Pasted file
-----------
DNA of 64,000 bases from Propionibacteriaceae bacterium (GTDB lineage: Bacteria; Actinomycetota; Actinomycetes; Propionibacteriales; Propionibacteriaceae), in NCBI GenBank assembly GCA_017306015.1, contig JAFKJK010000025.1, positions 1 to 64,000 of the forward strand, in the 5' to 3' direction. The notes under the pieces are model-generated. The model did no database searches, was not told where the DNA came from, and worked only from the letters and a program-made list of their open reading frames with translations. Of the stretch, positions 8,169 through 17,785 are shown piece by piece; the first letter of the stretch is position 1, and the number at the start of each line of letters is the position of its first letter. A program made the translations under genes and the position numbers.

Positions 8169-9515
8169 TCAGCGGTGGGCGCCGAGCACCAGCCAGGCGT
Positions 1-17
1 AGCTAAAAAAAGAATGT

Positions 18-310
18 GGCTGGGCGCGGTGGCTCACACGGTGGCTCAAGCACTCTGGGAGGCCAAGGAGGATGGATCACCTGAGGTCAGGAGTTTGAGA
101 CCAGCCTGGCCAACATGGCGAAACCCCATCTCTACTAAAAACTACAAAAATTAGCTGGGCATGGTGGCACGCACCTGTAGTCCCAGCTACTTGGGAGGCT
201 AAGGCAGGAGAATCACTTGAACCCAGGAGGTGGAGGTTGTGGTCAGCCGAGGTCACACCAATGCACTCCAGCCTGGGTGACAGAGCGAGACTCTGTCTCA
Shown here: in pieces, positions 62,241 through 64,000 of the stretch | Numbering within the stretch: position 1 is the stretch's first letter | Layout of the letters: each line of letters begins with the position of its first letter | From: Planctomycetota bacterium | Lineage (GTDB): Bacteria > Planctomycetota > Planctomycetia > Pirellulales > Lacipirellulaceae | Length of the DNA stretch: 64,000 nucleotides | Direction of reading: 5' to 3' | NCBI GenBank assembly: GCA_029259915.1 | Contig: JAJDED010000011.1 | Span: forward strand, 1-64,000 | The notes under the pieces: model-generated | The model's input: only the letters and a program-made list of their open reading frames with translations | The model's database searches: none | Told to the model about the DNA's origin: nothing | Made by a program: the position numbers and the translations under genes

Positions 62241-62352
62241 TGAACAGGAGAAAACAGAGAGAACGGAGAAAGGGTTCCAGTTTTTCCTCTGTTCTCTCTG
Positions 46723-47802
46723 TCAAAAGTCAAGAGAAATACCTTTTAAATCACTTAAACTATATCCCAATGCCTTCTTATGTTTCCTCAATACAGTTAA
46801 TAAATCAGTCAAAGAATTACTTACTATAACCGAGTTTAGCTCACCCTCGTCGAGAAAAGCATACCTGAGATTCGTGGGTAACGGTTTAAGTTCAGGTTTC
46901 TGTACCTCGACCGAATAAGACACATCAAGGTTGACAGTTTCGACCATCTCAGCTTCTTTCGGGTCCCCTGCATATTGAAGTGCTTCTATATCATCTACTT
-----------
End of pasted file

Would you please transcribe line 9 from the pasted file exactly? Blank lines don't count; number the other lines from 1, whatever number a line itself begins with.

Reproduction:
201 AAGGCAGGAGAATCACTTGAACCCAGGAGGTGGAGGTTGTGGTCAGCCGAGGTCACACCAATGCACTCCAGCCTGGGTGACAGAGCGAGACTCTGTCTCA